creating trigger from bad sound acoustic bass drum (tricky)

Hi all

I’ve got a woeful sounding acoustic bass drum from over 40 minutes of a live recording. It sounds bad because of poor microphone recording, poorly tuned drums and a bassdrum beater bounce/rattle against the head. There is NO chance to re-record the drums.

the only thing of value is the drummers skill in timing (near-perfect) and his excellent feel (dynamics: loud to soft hits of the drums)

What I’m attempting to do is use the audio of the recorded bass drum to fire a trigger into an Alesis D4 Drum module full of decent sounding drum samples. The aim is to mix the sample in with the acoustic sound to a lesser or (probably) greater degree.

At the moment the idea is working - the trigger is firing the samples in the drum module and the dynamics in the playing is reflected in the level of the sample drum coming out. This is because I’ve already carefully applied a noise gate (Nyquist) to give me the bass drum note and silence inbetween (it also took a bit of manual editing of spill from the occasional loud snare hit).


… looking at the waveform detail, it shows the bouncy beater creating another peak in the trigger a mere few milliseconds after the initial hit (between 8-12 ms to be exact). This is creating a mis-trigger in the drum module … it sounds like a very fast double-bassdrum pedal (but it isn’t 'cos he doesn’t use them, nor play like that).


I’m looking for a way to “tidy up” this trigger (copying the recorded drum track and modifying that to only run the triggered samples) by ignoring/removing everything after (say) the first 6 milliseconds but still keep the level of the initial hit.

I’ve got a few things in my favour - in between each drum hit is silience (thanks to the previous application of the NY noise gate), and the shortest time between successive bass drum hits is 76ms.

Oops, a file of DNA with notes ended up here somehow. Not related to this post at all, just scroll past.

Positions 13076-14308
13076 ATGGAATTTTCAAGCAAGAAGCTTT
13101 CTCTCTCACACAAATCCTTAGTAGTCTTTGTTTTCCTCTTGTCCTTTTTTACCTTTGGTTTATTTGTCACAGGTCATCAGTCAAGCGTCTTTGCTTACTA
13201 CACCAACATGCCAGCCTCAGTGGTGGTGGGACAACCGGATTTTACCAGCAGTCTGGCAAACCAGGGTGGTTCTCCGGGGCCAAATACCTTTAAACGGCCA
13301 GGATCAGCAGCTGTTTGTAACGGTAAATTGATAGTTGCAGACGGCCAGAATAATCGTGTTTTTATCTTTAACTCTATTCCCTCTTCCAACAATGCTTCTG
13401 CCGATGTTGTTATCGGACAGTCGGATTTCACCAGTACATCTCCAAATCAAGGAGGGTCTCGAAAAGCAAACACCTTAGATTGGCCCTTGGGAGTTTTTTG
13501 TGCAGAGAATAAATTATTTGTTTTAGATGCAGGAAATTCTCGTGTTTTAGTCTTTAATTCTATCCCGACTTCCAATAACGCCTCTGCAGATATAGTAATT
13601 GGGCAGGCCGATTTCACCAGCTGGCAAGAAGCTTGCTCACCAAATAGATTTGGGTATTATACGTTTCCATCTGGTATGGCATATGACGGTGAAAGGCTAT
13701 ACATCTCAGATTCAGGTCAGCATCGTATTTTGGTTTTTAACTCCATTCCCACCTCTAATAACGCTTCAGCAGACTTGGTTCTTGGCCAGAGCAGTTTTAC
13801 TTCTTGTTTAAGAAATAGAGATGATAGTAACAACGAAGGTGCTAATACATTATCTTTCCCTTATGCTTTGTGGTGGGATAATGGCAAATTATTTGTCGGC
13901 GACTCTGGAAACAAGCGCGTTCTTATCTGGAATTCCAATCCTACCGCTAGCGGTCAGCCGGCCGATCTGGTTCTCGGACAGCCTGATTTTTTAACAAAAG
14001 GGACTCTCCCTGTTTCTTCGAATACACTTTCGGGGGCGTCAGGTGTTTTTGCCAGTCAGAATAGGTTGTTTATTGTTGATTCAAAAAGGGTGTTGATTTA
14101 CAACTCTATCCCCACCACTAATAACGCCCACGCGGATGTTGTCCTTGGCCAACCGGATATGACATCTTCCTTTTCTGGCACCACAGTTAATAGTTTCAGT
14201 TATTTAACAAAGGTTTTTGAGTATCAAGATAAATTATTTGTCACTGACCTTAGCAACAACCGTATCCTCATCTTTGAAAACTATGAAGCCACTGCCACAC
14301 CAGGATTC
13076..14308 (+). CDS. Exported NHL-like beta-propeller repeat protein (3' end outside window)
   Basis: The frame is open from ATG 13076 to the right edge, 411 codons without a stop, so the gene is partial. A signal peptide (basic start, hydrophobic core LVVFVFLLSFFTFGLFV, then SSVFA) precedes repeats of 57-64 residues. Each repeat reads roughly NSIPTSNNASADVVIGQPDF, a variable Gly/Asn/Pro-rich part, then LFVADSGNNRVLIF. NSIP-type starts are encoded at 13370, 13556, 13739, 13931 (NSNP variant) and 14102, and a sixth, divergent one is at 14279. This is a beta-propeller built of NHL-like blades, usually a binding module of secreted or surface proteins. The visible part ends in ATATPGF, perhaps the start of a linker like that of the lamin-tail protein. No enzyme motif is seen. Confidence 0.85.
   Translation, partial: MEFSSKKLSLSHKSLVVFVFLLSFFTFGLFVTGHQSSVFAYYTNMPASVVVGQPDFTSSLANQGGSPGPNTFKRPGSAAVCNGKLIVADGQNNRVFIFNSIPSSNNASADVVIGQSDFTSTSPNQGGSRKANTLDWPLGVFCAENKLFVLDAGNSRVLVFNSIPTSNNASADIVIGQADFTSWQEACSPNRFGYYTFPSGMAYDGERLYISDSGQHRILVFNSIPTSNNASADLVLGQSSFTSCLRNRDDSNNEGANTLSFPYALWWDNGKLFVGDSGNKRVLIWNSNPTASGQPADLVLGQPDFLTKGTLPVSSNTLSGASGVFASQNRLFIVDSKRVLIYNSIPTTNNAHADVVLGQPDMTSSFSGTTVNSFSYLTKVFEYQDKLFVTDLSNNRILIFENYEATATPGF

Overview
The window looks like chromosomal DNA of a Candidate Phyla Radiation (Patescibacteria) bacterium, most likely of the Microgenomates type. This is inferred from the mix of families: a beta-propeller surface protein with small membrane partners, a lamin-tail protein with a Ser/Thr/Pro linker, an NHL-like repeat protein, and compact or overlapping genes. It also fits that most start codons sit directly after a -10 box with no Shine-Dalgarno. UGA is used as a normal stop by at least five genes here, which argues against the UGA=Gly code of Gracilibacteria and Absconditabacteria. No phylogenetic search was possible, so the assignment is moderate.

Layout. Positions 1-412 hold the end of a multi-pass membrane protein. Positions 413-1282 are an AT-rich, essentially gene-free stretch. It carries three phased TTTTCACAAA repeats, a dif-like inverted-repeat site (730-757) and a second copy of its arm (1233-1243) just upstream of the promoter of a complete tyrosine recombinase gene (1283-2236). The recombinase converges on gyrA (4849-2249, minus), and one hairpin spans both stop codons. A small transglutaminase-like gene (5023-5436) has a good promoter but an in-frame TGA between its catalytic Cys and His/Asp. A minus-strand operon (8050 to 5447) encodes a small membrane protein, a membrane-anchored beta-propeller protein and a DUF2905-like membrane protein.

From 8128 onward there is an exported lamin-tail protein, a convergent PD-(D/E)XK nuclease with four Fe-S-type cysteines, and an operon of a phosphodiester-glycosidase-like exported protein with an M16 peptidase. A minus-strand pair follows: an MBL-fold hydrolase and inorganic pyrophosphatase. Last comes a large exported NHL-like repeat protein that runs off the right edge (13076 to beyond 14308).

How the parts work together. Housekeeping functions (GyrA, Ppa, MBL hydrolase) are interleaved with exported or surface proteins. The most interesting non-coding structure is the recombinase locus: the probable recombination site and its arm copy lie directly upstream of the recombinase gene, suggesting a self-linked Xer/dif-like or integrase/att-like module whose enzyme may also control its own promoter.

So it sounds like a fast-acting noise gate that is triggered by anything louder than silence, only allows the first 6ms of audio, gates the rest (even if it’s louder than the initial hit) and resets after 76ms ready for the next bass drum hit.

I’ve tried the Nyquist noise gate again but can’t seem to get the settings correct to do this - that second peak 8ms after the initial hit restarts the gate when I actually want to chop it off.

Any thoughts?


Steve’s Nyquist noise-gate has one control which sets both attack & decay times.
Other gates have separate attack & decay times. Having a longer decay-time should ignore the second hit.

Thanks for your interest, Trebor.

What I really need is to convert the first part of that waveform into a short pulse… but (and there’s aways a “but”) … I can’t just turn the whole drum hit into a simple square wave of maximin amplitude - I need to keep the dynamics of the playing so the short pulse I end up with will vary with amplitude and that will drive the level of the resulting drum sample from the Alesis D4 drum module.

Actually, Steve’s NY Noise Gate has both settings available under the hood. That’s the gate I’ve already been using getting rid of microphone spill, and it’s done a good job from a musicallity sense.

and is a simple mod to make them available independantly.

I attempted
ATTACK: 0.20ms (yes, 200 microseconds - I went under the hood and adjusted the range)

and even if I go under the hood again and reduced the RELEASE time to, say 2ms, I’ll still have a problem where it will see the next positive swing after 2ms and let that through when I actually want to truncate it. That’s where a “HOLD” setting could come in handy.